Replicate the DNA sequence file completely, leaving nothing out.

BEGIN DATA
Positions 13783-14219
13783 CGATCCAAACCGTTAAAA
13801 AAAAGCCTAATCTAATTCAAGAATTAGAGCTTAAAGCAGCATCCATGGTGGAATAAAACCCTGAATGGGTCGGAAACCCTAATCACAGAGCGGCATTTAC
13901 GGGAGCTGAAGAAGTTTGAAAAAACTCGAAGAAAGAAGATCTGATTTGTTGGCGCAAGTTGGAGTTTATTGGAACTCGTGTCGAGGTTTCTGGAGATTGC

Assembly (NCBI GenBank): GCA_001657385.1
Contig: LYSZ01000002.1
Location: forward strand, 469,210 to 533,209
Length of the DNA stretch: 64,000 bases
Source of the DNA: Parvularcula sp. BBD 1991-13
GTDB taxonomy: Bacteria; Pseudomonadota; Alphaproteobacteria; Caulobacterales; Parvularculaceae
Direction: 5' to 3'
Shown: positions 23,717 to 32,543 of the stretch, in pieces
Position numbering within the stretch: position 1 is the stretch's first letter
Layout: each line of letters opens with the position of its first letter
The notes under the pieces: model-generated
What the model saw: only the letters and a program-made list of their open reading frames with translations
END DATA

Positions 13783-14219
13783 CGATCCAAACCGTTAAAA
13801 AAAAGCCTAATCTAATTCAAGAATTAGAGCTTAAAGCAGCATCCATGGTGGAATAAAACCCTGAATGGGTCGGAAACCCTAATCACAGAGCGGCATTTAC
13901 GGGAGCTGAAGAAGTTTGAAAAAACTCGAAGAAAGAAGATCTGATTTGTTGGCGCAAGTTGGAGTTTATTGGAACTCGTGTCGAGGTTTCTGGAGATTGC

Assembly (NCBI GenBank): GCA_001657385.1
Contig: LYSZ01000002.1
Location: forward strand, 469,210 to 533,209
Length of the DNA stretch: 64,000 bases
Source of the DNA: Parvularcula sp. BBD 1991-13
GTDB taxonomy: Bacteria; Pseudomonadota; Alphaproteobacteria; Caulobacterales; Parvularculaceae
Direction: 5' to 3'
Shown: positions 23,717 to 32,543 of the stretch, in pieces
Position numbering within the stretch: position 1 is the stretch's first letter
Layout: each line of letters opens with the position of its first letter
The notes under the pieces: model-generated
What the model saw: only the letters and a program-made list of their open reading frames with translations